Take a Deep Breath: Pranayama For Teens

I remember reading an article as a teen about "learning how to breathe." At the time I didn't get it... wasn't I already breathing? Weren't we all? But now it all makes sense. Actually, learning to watch your breath, and also working with it through pranayama, or breath exercises, can change your mood, your day, your life.

This summer I’ve been teaching more teen meditation and yoga. Together we’ve spent a lot of time focusing on our breath as a foundation for both practices. Like scientists, we experiment with how changing the breath can change how we feel. Below are a couple of great pranayama, or breathing exercises, to introduce to teens.

Sitali (cooling breath) - This is a summer essential! With little kids I call this “air conditioner breath” since by practicing we can cool our bodies down from the inside-out as if we have our own air-conditioners.  For teens I call it...Sitali. There are two ways to practice.

If you are able to curl your tongue like a straw you can start by exhaling all the air out of your lungs, then breathing in through your curled tongue straw. Immediately you’ll feel how cool the air is on the tongue, entering the body. Then we exhale through a relaxed, open mouth. Not everyone is able to curl their tongue however, and you can also practice by bringing the tip of your tongue to the roof of your mouth behind your front teeth. Breathing in, allow the mouth to open slightly, keeping the tongue in place, and feel the cool air slurping in the corners of your mouth, cooling the body. We’ve practiced a lot of sitali breath this summer since its been so hot. It's worth trying off the mat, too, on subway platforms and hot sidewalks.

Alternate Nostril Breath - This is a very balancing breath and a lot of teens have remarked how different and calm they feel after practicing even for a few minutes. It's also just fun, and new, to breathe through one nostril at a time.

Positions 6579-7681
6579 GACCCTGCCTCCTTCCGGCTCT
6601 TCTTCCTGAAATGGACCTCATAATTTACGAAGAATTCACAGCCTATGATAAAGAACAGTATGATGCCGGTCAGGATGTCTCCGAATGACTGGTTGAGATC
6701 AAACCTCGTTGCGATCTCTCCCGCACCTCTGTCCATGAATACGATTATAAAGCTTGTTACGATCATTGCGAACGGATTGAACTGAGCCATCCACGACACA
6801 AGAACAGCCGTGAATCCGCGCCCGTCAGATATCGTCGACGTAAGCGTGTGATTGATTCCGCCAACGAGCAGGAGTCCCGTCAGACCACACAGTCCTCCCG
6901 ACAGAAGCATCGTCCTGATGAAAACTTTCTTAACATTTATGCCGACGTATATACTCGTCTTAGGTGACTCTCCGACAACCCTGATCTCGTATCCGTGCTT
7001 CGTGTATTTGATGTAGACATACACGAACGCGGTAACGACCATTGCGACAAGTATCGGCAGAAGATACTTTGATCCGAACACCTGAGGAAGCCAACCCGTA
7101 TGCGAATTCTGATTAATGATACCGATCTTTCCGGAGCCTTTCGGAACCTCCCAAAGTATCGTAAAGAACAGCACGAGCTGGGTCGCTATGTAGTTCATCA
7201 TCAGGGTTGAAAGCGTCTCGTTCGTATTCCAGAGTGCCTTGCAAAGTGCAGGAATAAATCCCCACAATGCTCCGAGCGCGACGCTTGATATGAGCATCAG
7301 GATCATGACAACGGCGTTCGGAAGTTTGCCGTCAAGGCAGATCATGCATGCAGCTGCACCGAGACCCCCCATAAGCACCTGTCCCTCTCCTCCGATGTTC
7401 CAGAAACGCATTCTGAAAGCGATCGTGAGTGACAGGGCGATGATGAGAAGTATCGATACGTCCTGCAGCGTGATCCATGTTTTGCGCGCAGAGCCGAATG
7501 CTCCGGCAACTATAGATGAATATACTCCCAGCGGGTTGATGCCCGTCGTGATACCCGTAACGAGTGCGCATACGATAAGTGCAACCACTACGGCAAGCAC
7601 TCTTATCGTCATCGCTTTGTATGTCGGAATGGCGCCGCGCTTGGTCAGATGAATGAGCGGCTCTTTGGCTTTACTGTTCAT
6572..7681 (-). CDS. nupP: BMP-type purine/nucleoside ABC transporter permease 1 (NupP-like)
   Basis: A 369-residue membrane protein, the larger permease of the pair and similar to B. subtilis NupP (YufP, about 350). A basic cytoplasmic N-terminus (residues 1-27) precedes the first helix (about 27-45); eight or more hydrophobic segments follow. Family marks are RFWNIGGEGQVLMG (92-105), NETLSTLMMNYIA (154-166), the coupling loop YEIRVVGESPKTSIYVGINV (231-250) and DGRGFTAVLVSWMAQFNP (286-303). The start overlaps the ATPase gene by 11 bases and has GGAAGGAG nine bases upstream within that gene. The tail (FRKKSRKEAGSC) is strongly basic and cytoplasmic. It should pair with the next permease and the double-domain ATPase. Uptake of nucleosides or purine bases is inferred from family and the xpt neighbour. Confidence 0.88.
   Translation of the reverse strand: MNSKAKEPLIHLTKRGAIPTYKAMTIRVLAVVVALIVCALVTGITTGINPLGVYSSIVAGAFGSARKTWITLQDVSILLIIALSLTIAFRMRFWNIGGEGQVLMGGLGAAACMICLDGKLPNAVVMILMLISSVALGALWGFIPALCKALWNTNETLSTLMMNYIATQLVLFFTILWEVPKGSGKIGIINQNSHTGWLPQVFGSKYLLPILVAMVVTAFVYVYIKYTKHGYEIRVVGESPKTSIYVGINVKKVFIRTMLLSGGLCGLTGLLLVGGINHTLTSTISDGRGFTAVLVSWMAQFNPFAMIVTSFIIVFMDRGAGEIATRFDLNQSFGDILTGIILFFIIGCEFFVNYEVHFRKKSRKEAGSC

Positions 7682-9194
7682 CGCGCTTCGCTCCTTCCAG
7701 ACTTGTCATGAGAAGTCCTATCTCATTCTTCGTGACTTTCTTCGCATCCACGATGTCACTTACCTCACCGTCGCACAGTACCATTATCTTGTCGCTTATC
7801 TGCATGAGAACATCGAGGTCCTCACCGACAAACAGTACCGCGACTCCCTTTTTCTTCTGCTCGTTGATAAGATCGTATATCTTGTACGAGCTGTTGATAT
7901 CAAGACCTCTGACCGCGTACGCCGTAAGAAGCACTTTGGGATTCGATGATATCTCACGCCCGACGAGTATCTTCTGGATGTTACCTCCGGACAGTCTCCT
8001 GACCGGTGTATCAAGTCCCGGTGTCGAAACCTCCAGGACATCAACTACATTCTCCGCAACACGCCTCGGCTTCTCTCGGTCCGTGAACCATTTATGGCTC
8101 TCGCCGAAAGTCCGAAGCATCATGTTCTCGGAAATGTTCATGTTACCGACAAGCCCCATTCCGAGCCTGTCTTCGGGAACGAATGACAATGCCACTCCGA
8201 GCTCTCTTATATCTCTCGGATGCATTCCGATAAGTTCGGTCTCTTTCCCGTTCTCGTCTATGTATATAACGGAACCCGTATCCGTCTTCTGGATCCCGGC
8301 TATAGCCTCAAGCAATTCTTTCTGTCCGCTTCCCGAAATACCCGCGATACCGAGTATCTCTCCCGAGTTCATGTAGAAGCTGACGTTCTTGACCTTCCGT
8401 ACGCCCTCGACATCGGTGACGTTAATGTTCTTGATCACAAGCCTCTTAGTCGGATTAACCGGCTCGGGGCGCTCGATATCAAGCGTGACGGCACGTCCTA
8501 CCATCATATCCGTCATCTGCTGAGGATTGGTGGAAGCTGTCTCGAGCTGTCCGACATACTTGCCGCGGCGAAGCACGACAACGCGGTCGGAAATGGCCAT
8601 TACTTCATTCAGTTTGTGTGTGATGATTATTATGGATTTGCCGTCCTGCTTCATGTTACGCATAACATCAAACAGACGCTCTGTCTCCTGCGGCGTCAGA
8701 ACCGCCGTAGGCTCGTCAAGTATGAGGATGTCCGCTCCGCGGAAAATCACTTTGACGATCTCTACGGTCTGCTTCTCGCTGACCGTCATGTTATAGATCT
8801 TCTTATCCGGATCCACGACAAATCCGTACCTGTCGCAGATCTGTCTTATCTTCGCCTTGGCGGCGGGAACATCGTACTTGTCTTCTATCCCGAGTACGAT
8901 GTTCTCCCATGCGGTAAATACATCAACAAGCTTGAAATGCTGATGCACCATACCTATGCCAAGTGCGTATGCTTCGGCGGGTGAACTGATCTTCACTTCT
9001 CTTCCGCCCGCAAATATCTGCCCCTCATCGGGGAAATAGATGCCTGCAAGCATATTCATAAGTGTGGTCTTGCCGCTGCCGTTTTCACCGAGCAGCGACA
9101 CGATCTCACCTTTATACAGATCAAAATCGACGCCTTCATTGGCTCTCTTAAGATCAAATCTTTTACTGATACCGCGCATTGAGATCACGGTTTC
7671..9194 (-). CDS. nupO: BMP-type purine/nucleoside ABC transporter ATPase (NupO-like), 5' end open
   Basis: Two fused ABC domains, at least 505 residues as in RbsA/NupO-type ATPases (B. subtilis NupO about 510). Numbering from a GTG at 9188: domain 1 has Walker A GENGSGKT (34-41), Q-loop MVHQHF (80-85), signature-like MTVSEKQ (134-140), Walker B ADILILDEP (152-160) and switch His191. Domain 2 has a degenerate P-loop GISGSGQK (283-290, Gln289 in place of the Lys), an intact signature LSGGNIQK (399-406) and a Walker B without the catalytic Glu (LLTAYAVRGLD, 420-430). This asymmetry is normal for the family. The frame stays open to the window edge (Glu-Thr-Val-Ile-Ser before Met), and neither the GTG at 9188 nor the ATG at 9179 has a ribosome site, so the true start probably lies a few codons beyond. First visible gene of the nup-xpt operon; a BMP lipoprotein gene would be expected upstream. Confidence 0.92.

Again start by emptying the air out of your lungs. Then breathe in evenly with both nostrils. Then use the thumb of your right hand to block off the right nostril, exhaling out the left. Follow by breathing in the left, then blocking the left nostril with your ring finger and exhaling out the right. Alternate in this way for several rounds. You can also practice with breath retention, holding the breath in between sides, blocking off both nostrils. Try breathing through left and right with an even count. We often work with a count of four or five.

Take Five Breath -  After finding our straight and tall meditation posture, we close our eyes and begin to tune in to the natural rhythm of our breathing. We notice where we feel the breath in the body, maybe in the rising and falling of the chest, or in the nostrils. We then begin to elongate the inhales and exhales, taking both in counts of five.  This is a very calming practice and so helpful off the mat, any time anxiety or stress really flares up. It's interesting to notice how impatience can arise in this practice, too! Sometimes five seconds seems so long. But if we can be patient this is a transformative way to use awareness.

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